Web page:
Airbnb: Not an overnight sensation
So the accepted norm for the stellar internet based brands seemed to be that it all starts with a couple of college mates who have a flash of inspiration, an idea which will engage and better the world.
They set up a website which becomes an overnight sensation, quickly leading to world domination.
Somehow reality isn’t quite like that.
Joe Gebbia and Brain Chesky fit the mould, in so far as they met in 2002 at Rhode Island School of Design.
Gebbia had form when it came to “entrepreneurship”. He had designed a cushion for back sufferers and built a website for product designers to find eco-friendly resources, which he pitched as a ‘sort of Amazon for sustainable materials’. Unfortunately neither had delivered much success and certainly not on an Amazon-ian scale!
Chesky had recently left his job as a designer on the Simon Cowell show ‘American Inventor in LA’. He said ‘the last straw came when I designed a new kind of toilet seat’. He moved to San Francisco to share a flat with Gebbia.
However it was 2007 and Gebbia and Chesky were struggling to pay their rent. They needed some cash and they needed it fast. Their need coincided with an up-coming design conference which was based in San Francisco, but rather than try and sell their design skills to the event organizers, they noticed that the city’s hotels were fully booked, and came up with a lateral idea. It was not an idea to better the world but to earn them their rent!
Could they rent out the space in their flat to people attending the conference?
They bought three airbeds, decided to sweeten the offer with the promise of breakfast and created the not very originally named ‘airbedandbreakfast.com’ website. The cost was $80 a night. Six days later they had their first customers – a 30-year-old Indian man, a 35-year-old woman from Boston, and a 45-year-old father of four from Utah sleeping on their floor.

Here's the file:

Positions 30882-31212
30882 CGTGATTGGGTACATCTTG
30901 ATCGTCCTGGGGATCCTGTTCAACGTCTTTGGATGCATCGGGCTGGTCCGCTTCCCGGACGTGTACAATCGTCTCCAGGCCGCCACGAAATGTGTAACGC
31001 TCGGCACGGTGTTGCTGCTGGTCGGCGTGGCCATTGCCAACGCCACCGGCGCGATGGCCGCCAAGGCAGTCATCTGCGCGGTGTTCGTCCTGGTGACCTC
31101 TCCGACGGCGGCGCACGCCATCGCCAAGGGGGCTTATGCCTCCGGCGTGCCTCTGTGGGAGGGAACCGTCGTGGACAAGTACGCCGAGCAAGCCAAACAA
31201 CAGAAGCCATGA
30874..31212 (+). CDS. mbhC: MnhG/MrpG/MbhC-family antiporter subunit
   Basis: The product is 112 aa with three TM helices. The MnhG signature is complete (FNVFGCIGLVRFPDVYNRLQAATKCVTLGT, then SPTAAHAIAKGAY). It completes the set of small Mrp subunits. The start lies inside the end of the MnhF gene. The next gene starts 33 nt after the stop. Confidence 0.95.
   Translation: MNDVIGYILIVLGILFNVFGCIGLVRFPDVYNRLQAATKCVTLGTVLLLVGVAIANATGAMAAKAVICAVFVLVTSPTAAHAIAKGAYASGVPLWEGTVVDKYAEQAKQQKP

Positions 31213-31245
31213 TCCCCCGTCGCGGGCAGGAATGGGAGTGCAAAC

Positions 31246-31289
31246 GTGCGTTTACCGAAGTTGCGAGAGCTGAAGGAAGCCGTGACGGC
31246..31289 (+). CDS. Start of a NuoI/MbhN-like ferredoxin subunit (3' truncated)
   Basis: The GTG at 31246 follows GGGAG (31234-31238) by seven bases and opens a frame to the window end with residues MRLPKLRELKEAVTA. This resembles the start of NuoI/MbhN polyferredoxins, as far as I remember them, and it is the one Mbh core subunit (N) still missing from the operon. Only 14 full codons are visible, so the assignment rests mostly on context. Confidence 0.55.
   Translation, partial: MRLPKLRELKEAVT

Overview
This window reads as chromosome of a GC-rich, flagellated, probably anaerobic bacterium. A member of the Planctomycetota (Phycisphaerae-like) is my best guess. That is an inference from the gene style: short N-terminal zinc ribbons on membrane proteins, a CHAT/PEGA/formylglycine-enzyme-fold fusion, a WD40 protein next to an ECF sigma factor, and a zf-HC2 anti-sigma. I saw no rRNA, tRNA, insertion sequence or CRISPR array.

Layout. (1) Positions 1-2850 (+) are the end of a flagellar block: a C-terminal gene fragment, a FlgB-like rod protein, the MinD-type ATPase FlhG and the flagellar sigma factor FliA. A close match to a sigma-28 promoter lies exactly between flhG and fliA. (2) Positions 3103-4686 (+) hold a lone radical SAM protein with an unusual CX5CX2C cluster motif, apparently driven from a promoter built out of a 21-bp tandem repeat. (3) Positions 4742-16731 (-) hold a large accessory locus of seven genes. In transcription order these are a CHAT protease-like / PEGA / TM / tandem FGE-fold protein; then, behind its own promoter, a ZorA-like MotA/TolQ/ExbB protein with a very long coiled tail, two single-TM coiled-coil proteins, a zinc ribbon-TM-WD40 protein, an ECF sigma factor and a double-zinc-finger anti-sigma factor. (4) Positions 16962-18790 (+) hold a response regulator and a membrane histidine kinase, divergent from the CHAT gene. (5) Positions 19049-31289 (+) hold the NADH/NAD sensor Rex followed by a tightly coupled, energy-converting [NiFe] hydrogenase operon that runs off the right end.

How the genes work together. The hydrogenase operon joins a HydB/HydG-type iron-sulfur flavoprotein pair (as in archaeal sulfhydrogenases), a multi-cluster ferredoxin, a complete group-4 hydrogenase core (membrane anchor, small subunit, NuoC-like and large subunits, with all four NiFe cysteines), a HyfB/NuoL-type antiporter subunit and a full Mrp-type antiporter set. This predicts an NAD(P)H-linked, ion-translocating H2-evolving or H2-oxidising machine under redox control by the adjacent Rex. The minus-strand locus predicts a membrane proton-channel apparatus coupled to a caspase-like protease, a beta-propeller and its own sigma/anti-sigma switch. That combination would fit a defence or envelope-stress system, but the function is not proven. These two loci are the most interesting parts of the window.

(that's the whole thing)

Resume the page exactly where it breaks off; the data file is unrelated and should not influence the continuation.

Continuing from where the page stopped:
Wondering if this could be something bigger, they got together with their old roommate and programming expert Nathan Blecharczyk, to try and build a business.
For the first for months, they worked on a roommate-matching service until they realized Roommates.com already existed, at which point they went back to working on Air Bed and Breakfast.
They launched the brand for a second time and no one noticed.
The third time, they decided to target a time and place when the local hotels should be full. It was SXSW in 2008, but they only had two customers, and one of those was Chesky. Perhaps not too surprisingly their attempts to raise capital weren’t going well either. They approached 15 angel investors and got eight rejections, and seven more who ignored them completely.
Still preserving they tried again. Barack Obama was due to speak in Denver at the Democratic National Convention, and 80,000 people were expected to be there so again, there was likely to be a shortage of hotel rooms.
Gebbia, Chesky and Blecharczyk with a new website launched two weeks before the conference. Within a week they had 800 listings – everything should have be looking good. However given their costs, it looked like even with these 800 listings they weren’t going to make any money.
Luckily a PR stunt would come to their rescue. They had bought bulk quantities of cereal and designed packaging branded as ‘Obama’s O’s’ and ‘Cap’n McCain’ cereals. They sold 800 ‘limited-edition’ boxes at $40 each and made more than $30,000.
Their activity also attracted a Venture Capitalist called Paul Graham. Graham invited them to join Y Combinator, a prestigious start-up accelerator that provides out cash and training in exchange for a small slice of the company. The company spent the first three months of 2009 at the accelerator, working on further improving their offer.
Their lack of success with other VCs continued, and looking back Fred Wilson of Union Square Ventures admitted to one of those “guitar music is on the way out” moments – “We couldn’t wrap our heads around air mattresses on the living room floors as the next hotel room and did not chase the deal. Others saw the amazing team that we saw, funded them, and the rest is history.”
One thing that did change (perhaps because of feedback like this) was that in March 2009 they dropped the Air Bed & Breakfast name and simplified it to “Airbnb” to avoid the confusing associations with air mattresses.
One month later, Airbnb picked up a $600,000 seed investment from Sequoia Capital and from there the brand really began to take off.
And the moral is that most innovations aren’t overnight sensations and take time to build. What idea of yours deserves more time and perseverance?